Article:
|Date(s):||February 21, 1972|
|Tag(s):||Diplomacy, Cold War, US-China Relations|
|Course:||“US Since 1945,” Juniata College|
|Rating:||5 (1 votes)|
On February 21 1972, after a long flight to Shanghai, President Nixon arrived at Chinese Communist leader Mao Zedong’s residence for a quick meeting with Mao that afternoon. The initial meeting was planed for fifteen minutes, but it lasted about an hour. The meeting included Chairman Mao, President Nixon, Prime Minister of China Zhou Enlai, Dr. Henry Kissinger, and Dr. Kissinger’s assistant Winston Lord. According to Kissinger, to avoid the embarrassment that the Secretary of the United States William P. Rogers was excluded from this meeting, Winston Lord did not take picture with the others. The meeting started at 2:50 p.m. and ended 3:55 p.m.
After the opening greeting, the session started with some icebreaking talk to decrease the pressure of the meeting between two countries’ top leaders. However, Mao seemed to not want to talk about anything deep and serious, but only philosophic questions instead. President Nixon wanted to direct the meeting on the ground, so he brought up questions like the India-Pakistan crisis, Taiwan, Vietnam, Korea, and Japan. But Chairman Mao did not want to follow him, he said: “All those troublesome problems I don't want to get into very much. I think your topic is better—philosophic questions.” President Nixon did not stop there, as a matter of fact, he continued to discuss huge political issues like the Soviet’s attitude towards China and Western Europe. Mao finally hit his topic and discussed a little bit with him.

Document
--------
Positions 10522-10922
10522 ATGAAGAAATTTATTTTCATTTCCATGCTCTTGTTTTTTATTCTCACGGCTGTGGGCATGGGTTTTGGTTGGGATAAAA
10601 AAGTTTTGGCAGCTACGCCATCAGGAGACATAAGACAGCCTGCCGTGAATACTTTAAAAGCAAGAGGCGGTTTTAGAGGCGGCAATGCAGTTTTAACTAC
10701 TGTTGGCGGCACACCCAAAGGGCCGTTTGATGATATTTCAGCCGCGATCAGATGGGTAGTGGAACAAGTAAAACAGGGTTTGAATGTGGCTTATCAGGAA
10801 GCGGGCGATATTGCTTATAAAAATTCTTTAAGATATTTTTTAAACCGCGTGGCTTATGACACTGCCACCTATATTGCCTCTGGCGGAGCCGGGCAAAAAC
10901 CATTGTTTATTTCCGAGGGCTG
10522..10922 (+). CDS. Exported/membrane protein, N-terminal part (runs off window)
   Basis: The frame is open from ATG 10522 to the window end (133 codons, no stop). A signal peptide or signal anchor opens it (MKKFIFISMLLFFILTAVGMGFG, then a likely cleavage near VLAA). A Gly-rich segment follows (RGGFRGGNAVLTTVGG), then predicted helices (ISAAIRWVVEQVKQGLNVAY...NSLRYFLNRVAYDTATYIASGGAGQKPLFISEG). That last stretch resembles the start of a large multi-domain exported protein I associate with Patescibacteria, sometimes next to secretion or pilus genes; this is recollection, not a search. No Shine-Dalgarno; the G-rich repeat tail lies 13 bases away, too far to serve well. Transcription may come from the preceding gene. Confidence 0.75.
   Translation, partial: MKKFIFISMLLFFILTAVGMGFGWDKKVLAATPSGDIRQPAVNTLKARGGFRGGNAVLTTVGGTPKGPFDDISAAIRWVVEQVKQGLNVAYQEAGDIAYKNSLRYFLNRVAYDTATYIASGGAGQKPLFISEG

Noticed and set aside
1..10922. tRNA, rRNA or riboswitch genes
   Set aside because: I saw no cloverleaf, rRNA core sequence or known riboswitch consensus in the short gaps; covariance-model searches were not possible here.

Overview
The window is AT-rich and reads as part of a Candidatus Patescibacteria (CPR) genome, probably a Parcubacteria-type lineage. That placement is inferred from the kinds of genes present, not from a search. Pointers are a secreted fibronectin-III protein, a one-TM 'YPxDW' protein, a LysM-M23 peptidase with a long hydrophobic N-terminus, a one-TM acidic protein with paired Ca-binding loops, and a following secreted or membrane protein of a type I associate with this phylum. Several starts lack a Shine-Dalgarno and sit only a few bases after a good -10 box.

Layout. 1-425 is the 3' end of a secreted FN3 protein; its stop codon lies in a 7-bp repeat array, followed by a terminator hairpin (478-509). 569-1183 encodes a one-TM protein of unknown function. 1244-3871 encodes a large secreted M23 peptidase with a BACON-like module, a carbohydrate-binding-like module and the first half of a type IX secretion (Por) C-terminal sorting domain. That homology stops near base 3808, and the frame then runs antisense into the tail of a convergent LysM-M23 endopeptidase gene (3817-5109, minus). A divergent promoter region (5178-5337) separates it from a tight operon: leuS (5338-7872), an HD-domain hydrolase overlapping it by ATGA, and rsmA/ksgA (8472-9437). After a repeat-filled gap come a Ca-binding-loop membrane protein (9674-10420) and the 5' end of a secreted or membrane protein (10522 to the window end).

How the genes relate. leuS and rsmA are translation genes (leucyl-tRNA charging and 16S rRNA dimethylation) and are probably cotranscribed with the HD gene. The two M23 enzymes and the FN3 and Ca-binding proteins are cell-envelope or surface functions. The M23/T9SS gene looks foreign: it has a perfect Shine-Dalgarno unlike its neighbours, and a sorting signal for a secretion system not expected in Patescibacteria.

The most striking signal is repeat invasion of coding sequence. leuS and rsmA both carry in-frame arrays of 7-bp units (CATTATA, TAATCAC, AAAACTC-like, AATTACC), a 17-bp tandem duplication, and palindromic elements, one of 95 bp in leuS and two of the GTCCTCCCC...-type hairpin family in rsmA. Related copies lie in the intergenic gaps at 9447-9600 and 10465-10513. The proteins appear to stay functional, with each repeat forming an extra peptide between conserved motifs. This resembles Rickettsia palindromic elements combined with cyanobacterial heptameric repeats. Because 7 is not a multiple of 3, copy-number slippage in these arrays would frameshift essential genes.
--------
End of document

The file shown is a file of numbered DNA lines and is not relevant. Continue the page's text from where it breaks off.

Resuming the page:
Although Chairman Mao seemed only interested in philosophy, the meeting still did its job. Actually this special meeting reflected two different leadership styles between China and the United States. Chairman Mao understood how important the meeting was, and he clearly wanted to meet Nixon too. But because of his traditional background, he did not want to tackle the important topic with Nixon directly. He should act unconcerned about those issues because he thought he was much more beyond just a political leader.
According to Winston Lord, Mao’s talking was episodic during that meeting, but he expressed clearly his four main lines. For President Nixon, he was much more practical. After a few sentences, he started to ask questions upon international politics. These two leaders showed two completed different traditions of diplomacy.